Mystery Writing is Murder

  5. I was wondering what to make for dinner tonight! Thanks for the delicious recipe. Your books sound intriguing. I’ve put SECOND ADVENT on my to-buy list.


  6. This dish looks wonderful, Tony. I'll be making it for sure. Looking forward to reading your books too. I love the idea of the Italian connection. MJ

  7. I figure anything with sausage in it has got to be fantastic. Adding onions and peppers only ups the ante! Thanks for sharing!

  8. Thanks ladies for introducing me to another great "new to me" author. Can't wait to check out these books. The recipe sounds good too.

    Thoughts in Progress

  9. Tony, your books (and your recipes) sound terrific. I'm going to try a veggie version with Boca Italian sausage. Thanks for stopping by!

  10. Tony-

    This looks fantastic (we are sausage lovers) and so do your books. Can't wait to try your recipe!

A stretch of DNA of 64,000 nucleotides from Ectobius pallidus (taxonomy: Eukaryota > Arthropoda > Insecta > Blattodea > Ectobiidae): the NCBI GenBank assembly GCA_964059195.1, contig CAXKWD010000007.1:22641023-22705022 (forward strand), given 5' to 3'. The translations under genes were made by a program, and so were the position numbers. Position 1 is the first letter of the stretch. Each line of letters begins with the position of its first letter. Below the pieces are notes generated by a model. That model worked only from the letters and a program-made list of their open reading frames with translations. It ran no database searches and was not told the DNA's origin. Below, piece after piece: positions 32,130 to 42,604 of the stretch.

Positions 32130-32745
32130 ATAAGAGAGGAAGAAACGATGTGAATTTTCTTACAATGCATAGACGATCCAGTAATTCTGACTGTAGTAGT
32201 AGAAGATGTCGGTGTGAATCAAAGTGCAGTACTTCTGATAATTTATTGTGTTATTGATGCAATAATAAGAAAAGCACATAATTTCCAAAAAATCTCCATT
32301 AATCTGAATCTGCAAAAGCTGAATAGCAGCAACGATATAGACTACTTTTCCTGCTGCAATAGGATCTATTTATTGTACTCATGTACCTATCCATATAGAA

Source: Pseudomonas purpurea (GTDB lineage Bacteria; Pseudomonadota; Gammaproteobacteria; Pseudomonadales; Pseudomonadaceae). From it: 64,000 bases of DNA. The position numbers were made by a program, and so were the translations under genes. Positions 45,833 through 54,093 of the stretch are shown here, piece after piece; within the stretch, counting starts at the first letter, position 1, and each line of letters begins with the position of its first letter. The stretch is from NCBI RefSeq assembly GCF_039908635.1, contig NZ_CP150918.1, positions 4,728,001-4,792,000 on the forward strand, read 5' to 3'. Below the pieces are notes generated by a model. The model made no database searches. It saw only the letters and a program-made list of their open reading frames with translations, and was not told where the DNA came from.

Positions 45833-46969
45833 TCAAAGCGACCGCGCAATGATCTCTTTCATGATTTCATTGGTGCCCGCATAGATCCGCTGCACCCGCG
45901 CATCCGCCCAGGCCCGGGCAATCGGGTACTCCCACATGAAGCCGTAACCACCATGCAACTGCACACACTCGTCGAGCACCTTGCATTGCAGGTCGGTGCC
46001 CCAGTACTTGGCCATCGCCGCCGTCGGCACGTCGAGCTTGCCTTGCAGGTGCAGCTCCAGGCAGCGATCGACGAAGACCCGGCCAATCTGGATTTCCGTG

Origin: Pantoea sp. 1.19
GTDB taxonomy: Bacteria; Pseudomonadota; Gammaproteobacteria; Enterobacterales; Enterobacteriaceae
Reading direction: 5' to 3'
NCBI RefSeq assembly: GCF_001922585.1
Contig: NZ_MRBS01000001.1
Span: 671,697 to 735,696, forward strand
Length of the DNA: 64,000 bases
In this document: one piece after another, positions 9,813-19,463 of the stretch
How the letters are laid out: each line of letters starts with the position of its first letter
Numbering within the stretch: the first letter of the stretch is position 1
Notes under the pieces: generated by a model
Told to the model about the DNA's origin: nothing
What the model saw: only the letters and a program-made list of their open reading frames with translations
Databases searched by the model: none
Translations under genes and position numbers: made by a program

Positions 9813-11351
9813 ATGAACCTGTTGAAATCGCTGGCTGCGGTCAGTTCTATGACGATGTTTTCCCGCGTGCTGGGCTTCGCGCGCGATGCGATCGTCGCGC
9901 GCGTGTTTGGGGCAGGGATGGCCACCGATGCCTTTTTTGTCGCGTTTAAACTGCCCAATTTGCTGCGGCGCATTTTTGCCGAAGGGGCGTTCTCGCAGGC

Thanks for joining us today!

  11. Hey Tony,

    Glad you're able to join us today at Mystery Lovers' Kitchen. Love the recipe and I can't wait to try it!


  12. Thanks, everyone, for the great comments. Deb, my main character Nick Bertetto is in Saintly Remains, but it's a much darker book that the first two in the series, and so I couldn't describe it as a cozy.

    Mary, please let me know how it comes out with the veggie sausage. I never thought of trying it as a vegetarian dish.

    And thanks again for making me feel so welcome!

  13. Tony, what a fabulous recipe and a lovely story about your mom teaching all of you to cook. Love that. I taught my son and it is one of our great bonds. ~Avery